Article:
And maybe I should but in all honesty I don’t I have the same issues with large Pharmaceutical company’s that I do with most large corporations. They are far from perfect. Maybe I don’t think that Doctors should get spivs to spruke a particular medication to patients. Maybe I think that they do other things wrong to that I’m too lazy to go into.
    But I draw the line at yelling conspiracy and I don’t only “feel” I know that those drugs help people, after all I am typing this.

    1. I can’t help wondering how people who believe that mainstream medicine is unnecessary and corrupt would react to your experiences. The same way I tend to react when someone claims that homoeopathy cured their child’s autism?

      Three cheers for big pharma, those who are paid by them to research the treatments which helped you and those who pushed their products on you as they cared for you when you were in need!

      Also, I had no idea you’d been through so much. Glad that you’re doing okay.

  3. I think the shrill cries are actually useful. Because at that point, no further discussion is necessary. Thank you for proving you believe in conspiracy theories, the sane adults can now move on to something else.

    1. Freedom of speech certainly has its merits!

      Good to hear from you – I came across your blog long ago (well before I had a WordPress account to say hello with) and think that it is fantastic.

  4. The cry of “shill” is most often made by people who are heavily emotionally or financially vested in some crankery (antivax, homeopathy, quack cancer cures and so on). In virtually every case it is simply projection. One of the more interesting examples is the allegations made against Edzard Ernst. It turns out that actually “Big Sugar” was paying a journalist €43,000 per year to rubbish Ernst, so the truth was the exact opposite of the claim.

    Several people are trying to persuade me that Twitter is awash with pharma shills. When pressed for twitter names they reply that “they are out there”. These people don’t do evidence, else they would not be cranks, so I fall back on the motto of the Royal Society: “nullius in verba”. Take no man’s word for it.

    1. Thanks for your comment – I’m sorry that it took so long to approve, it took a detour via WordPress’ spam folder.

      The people I most hear ‘pharma shill’ cries from are a little more specific – apparently many people associated with ‘Stop the Australian Vaccination Network’ are being paid off. Not that it alters the evidence one iota, it just turns it into a slur against a specific group rather than hinting at a less specific conspiracy.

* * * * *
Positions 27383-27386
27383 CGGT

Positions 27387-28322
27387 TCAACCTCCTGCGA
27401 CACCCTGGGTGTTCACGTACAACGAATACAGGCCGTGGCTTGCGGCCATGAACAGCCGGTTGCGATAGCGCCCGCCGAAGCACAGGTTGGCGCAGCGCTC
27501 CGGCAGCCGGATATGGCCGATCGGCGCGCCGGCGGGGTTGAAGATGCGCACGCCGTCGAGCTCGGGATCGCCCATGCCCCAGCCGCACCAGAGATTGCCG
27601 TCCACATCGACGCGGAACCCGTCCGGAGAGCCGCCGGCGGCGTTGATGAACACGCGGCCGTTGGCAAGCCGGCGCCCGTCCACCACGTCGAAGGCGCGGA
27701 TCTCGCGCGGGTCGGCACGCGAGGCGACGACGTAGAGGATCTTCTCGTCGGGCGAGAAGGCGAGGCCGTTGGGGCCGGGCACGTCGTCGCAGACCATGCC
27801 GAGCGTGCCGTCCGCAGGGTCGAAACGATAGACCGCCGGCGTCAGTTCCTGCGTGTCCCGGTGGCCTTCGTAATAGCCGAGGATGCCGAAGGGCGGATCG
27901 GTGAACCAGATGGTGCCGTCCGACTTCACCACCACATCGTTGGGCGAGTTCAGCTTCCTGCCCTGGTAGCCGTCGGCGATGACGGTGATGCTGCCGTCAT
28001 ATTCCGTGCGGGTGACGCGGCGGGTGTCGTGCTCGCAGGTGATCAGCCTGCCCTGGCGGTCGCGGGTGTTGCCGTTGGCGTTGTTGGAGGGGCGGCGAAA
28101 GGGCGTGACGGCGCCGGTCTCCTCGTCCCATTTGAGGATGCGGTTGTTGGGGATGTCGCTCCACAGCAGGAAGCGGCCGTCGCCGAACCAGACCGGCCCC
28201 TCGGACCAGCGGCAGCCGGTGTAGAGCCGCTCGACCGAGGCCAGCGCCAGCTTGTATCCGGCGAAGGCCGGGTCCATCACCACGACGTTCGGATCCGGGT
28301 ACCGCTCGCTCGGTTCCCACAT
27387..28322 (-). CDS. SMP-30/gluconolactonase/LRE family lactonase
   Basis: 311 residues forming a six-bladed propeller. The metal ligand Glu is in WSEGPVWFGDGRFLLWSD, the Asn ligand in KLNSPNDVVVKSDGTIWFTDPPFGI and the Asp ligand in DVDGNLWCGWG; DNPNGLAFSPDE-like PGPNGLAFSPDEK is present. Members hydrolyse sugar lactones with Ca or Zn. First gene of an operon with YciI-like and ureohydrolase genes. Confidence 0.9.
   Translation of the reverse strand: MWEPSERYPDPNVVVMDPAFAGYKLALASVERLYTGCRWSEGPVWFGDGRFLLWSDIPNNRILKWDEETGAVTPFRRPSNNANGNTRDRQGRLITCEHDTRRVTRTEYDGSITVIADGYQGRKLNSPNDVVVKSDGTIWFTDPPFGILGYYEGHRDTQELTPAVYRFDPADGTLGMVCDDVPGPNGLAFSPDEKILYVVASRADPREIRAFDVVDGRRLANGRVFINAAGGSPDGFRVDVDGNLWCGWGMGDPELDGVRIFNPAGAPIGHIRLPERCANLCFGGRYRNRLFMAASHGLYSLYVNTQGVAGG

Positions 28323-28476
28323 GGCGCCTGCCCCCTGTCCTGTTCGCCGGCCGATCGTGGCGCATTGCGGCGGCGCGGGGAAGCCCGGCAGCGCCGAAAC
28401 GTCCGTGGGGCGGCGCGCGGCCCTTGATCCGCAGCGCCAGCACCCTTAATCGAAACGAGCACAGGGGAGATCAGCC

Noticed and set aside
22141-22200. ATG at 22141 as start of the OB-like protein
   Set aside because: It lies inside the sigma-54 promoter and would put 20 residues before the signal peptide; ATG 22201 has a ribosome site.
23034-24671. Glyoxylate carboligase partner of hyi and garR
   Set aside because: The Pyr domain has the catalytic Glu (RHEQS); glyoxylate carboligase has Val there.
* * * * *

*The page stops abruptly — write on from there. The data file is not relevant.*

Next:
It serves as a tactic to avoid addressing that which SAVN are criticising, but on the up side, it’s also distracting them from their attempts to spread anti-vax information also.

      Your blog is on my reading list – thanks again for commenting.

  5. Thanks for linking to my Big Pharma Shill piece. It doesn’t really matter to them. It’s easy for them to make this accusation. If you want to defend it, you’d be having to prove a negative. How do you prove that you’re NOT a pharma shill? Tax records that can be altered? Bank statements that can be omitted? You’d be fighting an uphill battle each and every time that someone called you a pharma shill. And for what?

    Great post. I’ve linked to your blog from mine.

    1. Thanks so much. I’ve linked to yours also – I hope that that’s a small nudge toward keeping it going, if you’re still questioning whether you should. I think that you write in an engaging manner and cover interesting and important topics.

  6. I too started by thinking that doctors and big pharma were generally good, I think its natural to trust people. But personal experience with doctors, and when I started really digging into numbers and behaviours(by digging in I mean looking for original source material myself not just accepting others claims), I drastically changed my mind. Fluoride(fluoride is marketed by pharma companies) and Thimerasol are probably the easiest to take down. Sodium Fluoride, like apple pie and motherhood. So what is the reaction of fluoride and stomach acid(HCL)? Google the reaction between SF and HCL if you don’t know the chemistry(although often the fluoride used is hexafluorosilicic acid the resultant product is the same). HF(hydrofluoric acid) is the result. Google HF or hydrofluoric acid and try to find anyone who says anything good about touching or ingesting it (It eats glass). Meanwhile the CDC who recommends fluoride, has nice info showing 41% of 12-15 year olds have mild or worse fluorosis(one of the negative effects of fluoride on teeth)this is up from 10% in the sixties. http://www.cdc.gov/nchs/data/databriefs/db53.htm The EPA says fluoride is a neurotoxin. http://www.epa.gov/comptox/toxcast/files/summit/48P%20Mundy%20TDAS.pdf

    Thimerasol breaks down to ethyl mercury. The claim is that it is(or rather was because they’ve largely stopped using it) harmless. First its a very simple thing that a doctor or nurse can forget to shake up the bottle and so give a child a fat dose of ethyl mercury.Studies have been done that have found that doctors only wash their hands around 40% of the times they are supposed to so this isn’t very far fetched. Well seed corn is covered in ethyl mercury as well, and numerous times unscrupulous people have sold it as food, or given it to animals. Poisoning ensued. Google “seed poisoning ethyl mercury” to see studies done on those poisonings. and see if after reading about it you believe Big Pharmas claim that its a harmless substance that should have been injected into babies.

    Looking at studies can be bad because there are so many ways to game them, from outright fraud(there are self reported studies showing an epidemic increase in fraud) to not publishing studies(50% aren’t published), to publishing studies many years late(so that you’ve sold tons of drugs first before bad news about your drug comes out). http://www.economist.com/news/science-and-technology/21659703-failure-publish-results-all-clinical-trials-skewing-medical These aren’t the behaviors of an industry concerned about the welfare of people as much as the profits it can squeeze out by hook or by croock.

    I hope you noticed that none of the above links are anti pharma websites, all are either government or independent websites, or your own research through google. The more I look the more Pharma dirt I find.